The lady of the house is delighted to see so much fresh produce arising from our continuing efforts in the garden but as usual is asking “What are we going to do with them all?”
This crops up every year whether it’s a glut of tomatoes, plums, lettuce or more recently – peaches! When the question arose as we examined one of the vegetable beds last week, I was able to say “You`ll find the answer in that book on the shelf.”
The Peregrine peach tree growing in a greenhouse border is into its fourth year and we wouldn’t be without it. It cost less than £20 as a pot-grown plant and produced 10 large fruits the first summer. Last year was about the same but this time – wow! We’ve estimated 60 or so and interestingly, as some are picked, those left are benefitting from the bigger share of available food by increasing in size – just as fellow grower Philip said they would.
The tree is included in the weekly round of feeding which envelops tomatoes, cucumbers and peppers. This it clearly enjoys, but the question arises; apart from a daily pick-and-eat routine, or giving excess away, what can you make from an embarrassment of peaches?
Thankfully there was no such dilemma when we stood over the bed of cucurbits in the vegetable garden a few days ago. The book with the answers I referred to is a paperback by Elaine Borish entitled What Will I Do With All Those Courgettes? Published by Fidelio Press (ISBN 0952488159) at £7.95, it is a cookery book for those with a garden full of these highly underrated vegetables. The contents, 150-plus recipes for main course, soups, salads, bread and cake, caters for absolutely all tastes.
One of the many appetisers suggested is zucchini fritters which comprises zucchini, flour, egg white, salt and freshly ground black pepper, plus the oil for deep frying. Zucchini pancake with grilled chicken and accompanying salad also sounds good as a lunch choice, but as with all cookery books, it’s far more exciting if you take any recipe as a guideline and add your own touch to it.
In keeping with other cucurbits, cucumber for example, courgettes develop behind the female flower which is generally retained until they are harvested. Indeed, it is a point in favour if they are present when either vegetable is placed on the show bench. Courgette flowers are generally large, spectacular, yet delicate to touch and they wilt rapidly after picking but can be frozen until there are enough to eat. They can then be dipped in batter and fried to light golden fritters, as the book reminds us.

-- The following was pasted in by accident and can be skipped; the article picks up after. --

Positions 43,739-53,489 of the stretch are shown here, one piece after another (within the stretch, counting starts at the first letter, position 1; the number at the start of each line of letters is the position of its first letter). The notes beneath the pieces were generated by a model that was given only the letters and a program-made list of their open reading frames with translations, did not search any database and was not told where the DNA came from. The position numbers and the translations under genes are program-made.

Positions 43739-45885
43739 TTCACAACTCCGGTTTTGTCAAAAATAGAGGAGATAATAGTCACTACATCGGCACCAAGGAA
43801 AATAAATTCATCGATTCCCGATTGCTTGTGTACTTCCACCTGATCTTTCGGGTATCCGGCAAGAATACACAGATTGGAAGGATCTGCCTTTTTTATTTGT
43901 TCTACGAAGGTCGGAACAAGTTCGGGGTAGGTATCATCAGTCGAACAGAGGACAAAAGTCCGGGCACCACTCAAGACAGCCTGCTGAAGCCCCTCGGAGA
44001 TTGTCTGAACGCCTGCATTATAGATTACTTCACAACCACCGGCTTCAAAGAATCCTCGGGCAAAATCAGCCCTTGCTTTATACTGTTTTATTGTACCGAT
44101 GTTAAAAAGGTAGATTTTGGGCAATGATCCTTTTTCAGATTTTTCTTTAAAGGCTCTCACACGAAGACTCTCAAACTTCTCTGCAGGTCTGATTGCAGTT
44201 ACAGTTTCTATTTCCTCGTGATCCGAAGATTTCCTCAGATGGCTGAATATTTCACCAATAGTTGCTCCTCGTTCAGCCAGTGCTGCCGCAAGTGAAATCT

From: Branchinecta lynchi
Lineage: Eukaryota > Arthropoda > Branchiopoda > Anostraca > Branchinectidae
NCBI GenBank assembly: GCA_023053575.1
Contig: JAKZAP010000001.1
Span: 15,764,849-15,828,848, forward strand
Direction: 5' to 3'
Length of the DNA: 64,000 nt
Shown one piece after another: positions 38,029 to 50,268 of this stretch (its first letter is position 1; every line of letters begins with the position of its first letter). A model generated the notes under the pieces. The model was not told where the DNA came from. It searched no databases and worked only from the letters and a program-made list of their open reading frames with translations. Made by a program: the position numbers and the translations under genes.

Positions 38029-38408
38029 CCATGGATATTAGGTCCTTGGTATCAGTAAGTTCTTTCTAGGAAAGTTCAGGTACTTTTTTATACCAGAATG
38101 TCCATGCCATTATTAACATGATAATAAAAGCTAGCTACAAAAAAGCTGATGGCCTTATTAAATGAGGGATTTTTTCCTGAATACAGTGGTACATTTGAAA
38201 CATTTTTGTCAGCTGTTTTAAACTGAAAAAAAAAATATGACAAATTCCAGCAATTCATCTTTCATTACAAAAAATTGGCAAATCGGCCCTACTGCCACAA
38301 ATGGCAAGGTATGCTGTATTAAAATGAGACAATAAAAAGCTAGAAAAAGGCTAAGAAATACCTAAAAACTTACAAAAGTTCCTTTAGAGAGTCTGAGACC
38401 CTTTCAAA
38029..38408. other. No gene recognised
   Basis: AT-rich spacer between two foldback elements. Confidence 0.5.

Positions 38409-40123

Courgettes and zucchini are one and the same. The English and French use the former name, Americans and Italians the latter. They are grown as bush plants that last for one summer, and the more you harvest, the more the plant produces. If you stop picking, say go on holiday for a fortnight, some will have grown into big marrows when you return.
We start them off indoors with gentle heat in April, a single seed to a small pot, pressed edge downwards to avoid rotting, just under the compost surface. Plant them out at 60 centimetres apart in late May.
If you don’t have a garden don’t worry, they grow well enough in containers. Five plants will easily keep a family going all summer long, and therein lies our problem. This year we are undertaking trials with four varieties, five of each, a total of twenty plants. Each of these cultivars; Defender, Tiger Cross, Parador and Exp 9 is producing well so far.
Returning to the courgette cookery book, the writer goes beyond recipes in suggesting ways of dispersing excess produce, relating that an acquaintance stuffs a bag full, places them on a neighbour’s doorstep, rings the bell, then vanishes. Now there’s a thought!